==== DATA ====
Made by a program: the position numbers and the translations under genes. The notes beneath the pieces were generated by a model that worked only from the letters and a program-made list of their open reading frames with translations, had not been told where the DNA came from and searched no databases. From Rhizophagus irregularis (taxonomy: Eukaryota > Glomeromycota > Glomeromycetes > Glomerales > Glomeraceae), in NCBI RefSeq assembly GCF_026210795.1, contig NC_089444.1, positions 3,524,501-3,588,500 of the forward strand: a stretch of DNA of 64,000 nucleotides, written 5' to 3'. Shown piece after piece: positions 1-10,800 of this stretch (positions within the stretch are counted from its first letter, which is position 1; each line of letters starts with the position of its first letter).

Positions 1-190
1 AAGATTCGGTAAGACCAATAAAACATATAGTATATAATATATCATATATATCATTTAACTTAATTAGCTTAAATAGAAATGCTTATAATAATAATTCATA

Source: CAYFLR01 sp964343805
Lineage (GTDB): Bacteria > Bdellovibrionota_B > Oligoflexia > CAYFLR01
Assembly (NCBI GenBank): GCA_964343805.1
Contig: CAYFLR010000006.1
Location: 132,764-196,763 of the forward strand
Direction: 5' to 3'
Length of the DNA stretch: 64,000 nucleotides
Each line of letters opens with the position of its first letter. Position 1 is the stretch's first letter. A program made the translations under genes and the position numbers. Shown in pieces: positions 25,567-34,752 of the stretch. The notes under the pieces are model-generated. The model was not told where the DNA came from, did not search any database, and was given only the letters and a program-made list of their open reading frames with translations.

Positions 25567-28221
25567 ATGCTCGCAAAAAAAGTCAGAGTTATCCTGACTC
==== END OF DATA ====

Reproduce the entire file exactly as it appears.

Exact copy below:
Made by a program: the position numbers and the translations under genes. The notes beneath the pieces were generated by a model that worked only from the letters and a program-made list of their open reading frames with translations, had not been told where the DNA came from and searched no databases. From Rhizophagus irregularis (taxonomy: Eukaryota > Glomeromycota > Glomeromycetes > Glomerales > Glomeraceae), in NCBI RefSeq assembly GCF_026210795.1, contig NC_089444.1, positions 3,524,501-3,588,500 of the forward strand: a stretch of DNA of 64,000 nucleotides, written 5' to 3'. Shown piece after piece: positions 1-10,800 of this stretch (positions within the stretch are counted from its first letter, which is position 1; each line of letters starts with the position of its first letter).

Positions 1-190
1 AAGATTCGGTAAGACCAATAAAACATATAGTATATAATATATCATATATATCATTTAACTTAATTAGCTTAAATAGAAATGCTTATAATAATAATTCATA

Source: CAYFLR01 sp964343805
Lineage (GTDB): Bacteria > Bdellovibrionota_B > Oligoflexia > CAYFLR01
Assembly (NCBI GenBank): GCA_964343805.1
Contig: CAYFLR010000006.1
Location: 132,764-196,763 of the forward strand
Direction: 5' to 3'
Length of the DNA stretch: 64,000 nucleotides
Each line of letters opens with the position of its first letter. Position 1 is the stretch's first letter. A program made the translations under genes and the position numbers. Shown in pieces: positions 25,567-34,752 of the stretch. The notes under the pieces are model-generated. The model was not told where the DNA came from, did not search any database, and was given only the letters and a program-made list of their open reading frames with translations.

Positions 25567-28221
25567 ATGCTCGCAAAAAAAGTCAGAGTTATCCTGACTC